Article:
Chinese Prime minister Li Keqiang has urged solid efforts from the country's financial and taxation authorities to deliver the value-added tax (VAT) reform as part of efforts to invigorate the real economy.
During a visit to the State Administration of Taxation and the Ministry of Finance on Friday, the premier hailed the expansion of the VAT scheme, which began in 2012 to replace business tax with VAT in certain industries, as a major step in China's structural reform.
Starting from May 1, the replacement will be extended to construction, real estate, finance and consumer services to avoid double taxation.
VAT refers to a tax levied on the difference between a commodity's price before taxes and its production cost. Business tax refers to a levy on a business's gross revenues.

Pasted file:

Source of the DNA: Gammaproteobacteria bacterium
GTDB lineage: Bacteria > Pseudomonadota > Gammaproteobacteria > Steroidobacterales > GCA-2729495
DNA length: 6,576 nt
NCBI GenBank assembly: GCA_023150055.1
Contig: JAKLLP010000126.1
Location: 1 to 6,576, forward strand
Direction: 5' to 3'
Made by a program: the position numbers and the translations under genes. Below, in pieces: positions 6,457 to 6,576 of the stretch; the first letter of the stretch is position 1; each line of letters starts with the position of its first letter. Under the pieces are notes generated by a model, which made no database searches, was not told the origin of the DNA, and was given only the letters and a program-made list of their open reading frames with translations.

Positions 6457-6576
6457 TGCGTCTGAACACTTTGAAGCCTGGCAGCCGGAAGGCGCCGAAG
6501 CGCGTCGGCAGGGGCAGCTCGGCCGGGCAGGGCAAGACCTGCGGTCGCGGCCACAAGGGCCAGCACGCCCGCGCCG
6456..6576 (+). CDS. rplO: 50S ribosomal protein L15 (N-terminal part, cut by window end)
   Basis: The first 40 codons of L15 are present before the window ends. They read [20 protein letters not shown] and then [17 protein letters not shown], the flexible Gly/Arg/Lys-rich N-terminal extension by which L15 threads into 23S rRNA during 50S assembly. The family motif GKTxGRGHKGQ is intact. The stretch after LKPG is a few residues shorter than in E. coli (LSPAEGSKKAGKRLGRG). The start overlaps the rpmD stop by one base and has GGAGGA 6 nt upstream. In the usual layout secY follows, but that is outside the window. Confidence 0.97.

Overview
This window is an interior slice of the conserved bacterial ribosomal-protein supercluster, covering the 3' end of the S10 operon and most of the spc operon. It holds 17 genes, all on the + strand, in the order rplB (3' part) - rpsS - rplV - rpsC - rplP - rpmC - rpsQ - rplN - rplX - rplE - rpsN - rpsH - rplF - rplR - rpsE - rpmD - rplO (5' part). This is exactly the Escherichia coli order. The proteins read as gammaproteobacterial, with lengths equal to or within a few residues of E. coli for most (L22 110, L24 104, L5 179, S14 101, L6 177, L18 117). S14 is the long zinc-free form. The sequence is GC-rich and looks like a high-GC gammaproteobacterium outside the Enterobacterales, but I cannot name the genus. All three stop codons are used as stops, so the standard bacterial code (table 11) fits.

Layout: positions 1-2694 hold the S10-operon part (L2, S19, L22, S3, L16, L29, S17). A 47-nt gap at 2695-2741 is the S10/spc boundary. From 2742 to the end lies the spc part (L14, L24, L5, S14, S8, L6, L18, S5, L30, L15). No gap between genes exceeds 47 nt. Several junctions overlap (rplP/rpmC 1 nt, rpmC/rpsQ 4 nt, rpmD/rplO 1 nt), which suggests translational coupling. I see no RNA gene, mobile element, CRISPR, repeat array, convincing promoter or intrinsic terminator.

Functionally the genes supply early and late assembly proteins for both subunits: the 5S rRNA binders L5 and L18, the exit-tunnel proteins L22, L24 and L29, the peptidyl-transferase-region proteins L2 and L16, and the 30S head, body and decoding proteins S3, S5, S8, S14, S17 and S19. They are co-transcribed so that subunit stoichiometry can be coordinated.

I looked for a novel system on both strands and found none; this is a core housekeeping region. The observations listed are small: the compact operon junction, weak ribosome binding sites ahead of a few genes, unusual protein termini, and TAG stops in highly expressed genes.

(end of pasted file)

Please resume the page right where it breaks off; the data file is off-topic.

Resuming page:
To ensure that the tax burdens on all industries be reduced, Li called for the central and local authorities to coordinate planning despite possible challenges.
The expansion of the tax reform, which will ease taxes by more than 500 billion yuan (76.9 billion U.S. dollars) this year, will help counter downward pressures on growth, Li noted.
Meanwhile, easing burdens on the service industry will facilitate industrial restructuring, he said, adding a unified taxation system will help fostering a fairer environment for businesses.
The premier is also looking to the expanding reform to stimulate mass innovation and create an amicable climate for private enterprises, which played a central role in job creation.
In the face of continued economic headwinds, China has made supply-side reform an economic priority, and tax cuts to lower the cost of business is a major policy option.
To cover the tax reductions for enterprises, the government has decided to increase its deficit-to-GDP ratio to 3 percent this year from 2.3 percent last year.
The government deficit for 2016 is projected at 2.18 trillion yuan, an increase of 560 billion yuan over last year.